Art/ Collection/ Art Object
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Statue of a goddess, probably Nehemetaui or Nebethetepet

Period:
Late Period–Ptolemaic Period
Dynasty:
Dynasty 27–30
Date:
550–300 B.C.
Geography:
From Egypt
Medium:
cupreous metal
Dimensions:
H. 17.8 × W. 4.3 × D. 10 cm (7 × 1 11/16 × 3 15/16 in.) H. (with tang): 20 cm (7 7/8 in.)
Credit Line:
Purchase, Edward S. Harkness Gift, 1926
Accession Number:
26.7.845
On view at The Met Fifth Avenue in Gallery 134
The shrine-shaped sistrum sound-box worn as a crown by this figure indicats that either the goddess Nehemet-aui, the consort of Thoth, or Nebethetepet, a manifestation of Hathor, is represented. The features of the goddess suggest a date to the end of the 26th dynasty, or the 30th dynasty. As the kings of the 30th Dynasty built important buildings including a temple to the goddess Nehemet-aui at Hermopolis, the seat of the god Thoth, it is plausible this statue is Nehemet-aui.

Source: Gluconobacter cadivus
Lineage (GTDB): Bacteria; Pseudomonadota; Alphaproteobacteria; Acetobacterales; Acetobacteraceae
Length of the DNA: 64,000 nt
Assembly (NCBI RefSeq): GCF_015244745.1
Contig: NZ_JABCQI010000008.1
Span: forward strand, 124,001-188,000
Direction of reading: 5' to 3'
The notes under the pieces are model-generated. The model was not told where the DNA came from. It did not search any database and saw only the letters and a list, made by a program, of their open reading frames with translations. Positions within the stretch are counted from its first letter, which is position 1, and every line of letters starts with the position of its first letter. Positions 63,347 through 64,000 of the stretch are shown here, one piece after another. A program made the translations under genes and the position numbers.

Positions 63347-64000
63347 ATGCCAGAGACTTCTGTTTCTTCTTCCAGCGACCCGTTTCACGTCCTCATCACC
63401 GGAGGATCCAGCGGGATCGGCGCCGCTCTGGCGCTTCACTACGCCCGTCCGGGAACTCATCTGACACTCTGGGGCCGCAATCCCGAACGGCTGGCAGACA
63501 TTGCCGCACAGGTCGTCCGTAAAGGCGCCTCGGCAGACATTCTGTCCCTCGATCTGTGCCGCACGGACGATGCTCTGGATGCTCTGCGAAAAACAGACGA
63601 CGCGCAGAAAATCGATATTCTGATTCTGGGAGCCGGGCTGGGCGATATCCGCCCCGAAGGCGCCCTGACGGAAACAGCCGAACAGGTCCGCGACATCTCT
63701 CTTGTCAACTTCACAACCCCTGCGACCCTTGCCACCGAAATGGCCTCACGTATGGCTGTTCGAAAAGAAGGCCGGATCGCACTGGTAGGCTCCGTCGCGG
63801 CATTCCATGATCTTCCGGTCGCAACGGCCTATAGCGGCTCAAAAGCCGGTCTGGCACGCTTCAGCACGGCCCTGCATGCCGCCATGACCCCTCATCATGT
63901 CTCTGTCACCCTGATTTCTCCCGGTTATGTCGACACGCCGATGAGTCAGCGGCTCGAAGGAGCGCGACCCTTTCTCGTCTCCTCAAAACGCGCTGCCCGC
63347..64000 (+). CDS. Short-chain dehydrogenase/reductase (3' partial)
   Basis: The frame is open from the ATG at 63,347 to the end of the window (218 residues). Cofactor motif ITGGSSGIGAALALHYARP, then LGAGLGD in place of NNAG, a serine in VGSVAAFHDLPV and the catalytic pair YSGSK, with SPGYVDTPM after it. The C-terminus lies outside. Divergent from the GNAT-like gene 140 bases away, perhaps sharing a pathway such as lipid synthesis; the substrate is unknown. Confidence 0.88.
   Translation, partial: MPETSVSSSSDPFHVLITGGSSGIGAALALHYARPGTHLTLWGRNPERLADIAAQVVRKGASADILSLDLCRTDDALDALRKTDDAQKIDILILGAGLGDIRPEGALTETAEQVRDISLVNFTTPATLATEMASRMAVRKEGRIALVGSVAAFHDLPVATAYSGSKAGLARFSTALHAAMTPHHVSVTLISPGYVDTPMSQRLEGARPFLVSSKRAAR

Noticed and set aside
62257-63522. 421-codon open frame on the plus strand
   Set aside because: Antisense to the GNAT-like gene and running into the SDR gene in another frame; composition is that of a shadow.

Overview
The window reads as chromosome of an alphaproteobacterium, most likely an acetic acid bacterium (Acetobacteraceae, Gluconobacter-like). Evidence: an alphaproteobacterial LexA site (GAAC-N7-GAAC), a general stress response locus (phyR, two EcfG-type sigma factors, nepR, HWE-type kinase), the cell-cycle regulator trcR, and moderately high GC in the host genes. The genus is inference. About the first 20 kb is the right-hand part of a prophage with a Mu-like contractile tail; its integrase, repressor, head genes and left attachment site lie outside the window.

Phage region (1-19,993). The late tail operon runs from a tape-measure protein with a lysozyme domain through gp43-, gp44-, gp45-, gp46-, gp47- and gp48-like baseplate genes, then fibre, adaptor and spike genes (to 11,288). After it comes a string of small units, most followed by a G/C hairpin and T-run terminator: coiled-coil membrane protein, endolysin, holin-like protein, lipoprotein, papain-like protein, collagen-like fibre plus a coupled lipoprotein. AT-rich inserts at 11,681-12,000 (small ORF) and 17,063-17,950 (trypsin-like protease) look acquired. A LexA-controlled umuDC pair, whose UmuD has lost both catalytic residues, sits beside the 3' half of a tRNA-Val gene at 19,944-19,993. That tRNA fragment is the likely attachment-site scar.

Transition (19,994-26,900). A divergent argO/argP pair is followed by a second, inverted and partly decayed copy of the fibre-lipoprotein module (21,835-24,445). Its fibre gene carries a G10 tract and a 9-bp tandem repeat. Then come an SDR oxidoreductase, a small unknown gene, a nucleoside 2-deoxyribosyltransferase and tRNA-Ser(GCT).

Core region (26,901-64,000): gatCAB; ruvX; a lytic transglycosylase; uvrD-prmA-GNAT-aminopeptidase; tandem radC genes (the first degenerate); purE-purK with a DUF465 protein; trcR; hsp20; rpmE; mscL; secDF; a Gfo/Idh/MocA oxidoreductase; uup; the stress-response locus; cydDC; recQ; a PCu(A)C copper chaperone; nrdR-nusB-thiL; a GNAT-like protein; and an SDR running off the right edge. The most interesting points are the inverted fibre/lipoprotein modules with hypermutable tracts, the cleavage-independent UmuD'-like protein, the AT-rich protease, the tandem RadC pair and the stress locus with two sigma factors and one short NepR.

Link to a blog about Ptolemaic Art at The Met
Nile and Newcomers: A Fresh Installation of Egyptian Ptolemaic Art
Purchased in Cairo by Lord Carnarvon before 1923. Carnarvon Collection. Purchased with the Carnarvon Collection from Almina, Countess of Carnarvon, 1926.

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